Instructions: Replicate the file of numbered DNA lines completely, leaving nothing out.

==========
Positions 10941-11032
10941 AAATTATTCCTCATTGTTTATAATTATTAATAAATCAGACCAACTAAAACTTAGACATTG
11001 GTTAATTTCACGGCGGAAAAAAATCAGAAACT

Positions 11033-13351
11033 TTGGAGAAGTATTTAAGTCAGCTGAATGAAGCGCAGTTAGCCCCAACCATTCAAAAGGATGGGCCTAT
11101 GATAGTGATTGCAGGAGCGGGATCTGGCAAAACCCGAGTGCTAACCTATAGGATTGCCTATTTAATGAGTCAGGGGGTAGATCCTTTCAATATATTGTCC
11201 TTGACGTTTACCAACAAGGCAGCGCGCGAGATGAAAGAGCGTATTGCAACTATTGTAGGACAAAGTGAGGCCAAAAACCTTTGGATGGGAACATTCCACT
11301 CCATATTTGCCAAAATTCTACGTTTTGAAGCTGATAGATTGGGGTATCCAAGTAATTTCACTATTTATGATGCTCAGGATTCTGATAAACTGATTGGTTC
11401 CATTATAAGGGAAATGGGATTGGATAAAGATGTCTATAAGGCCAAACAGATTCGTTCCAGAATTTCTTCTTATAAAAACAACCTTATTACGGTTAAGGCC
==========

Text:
Positions 10941-11032
10941 AAATTATTCCTCATTGTTTATAATTATTAATAAATCAGACCAACTAAAACTTAGACATTG
11001 GTTAATTTCACGGCGGAAAAAAATCAGAAACT

Positions 11033-13351
11033 TTGGAGAAGTATTTAAGTCAGCTGAATGAAGCGCAGTTAGCCCCAACCATTCAAAAGGATGGGCCTAT
11101 GATAGTGATTGCAGGAGCGGGATCTGGCAAAACCCGAGTGCTAACCTATAGGATTGCCTATTTAATGAGTCAGGGGGTAGATCCTTTCAATATATTGTCC
11201 TTGACGTTTACCAACAAGGCAGCGCGCGAGATGAAAGAGCGTATTGCAACTATTGTAGGACAAAGTGAGGCCAAAAACCTTTGGATGGGAACATTCCACT
11301 CCATATTTGCCAAAATTCTACGTTTTGAAGCTGATAGATTGGGGTATCCAAGTAATTTCACTATTTATGATGCTCAGGATTCTGATAAACTGATTGGTTC
11401 CATTATAAGGGAAATGGGATTGGATAAAGATGTCTATAAGGCCAAACAGATTCGTTCCAGAATTTCTTCTTATAAAAACAACCTTATTACGGTTAAGGCC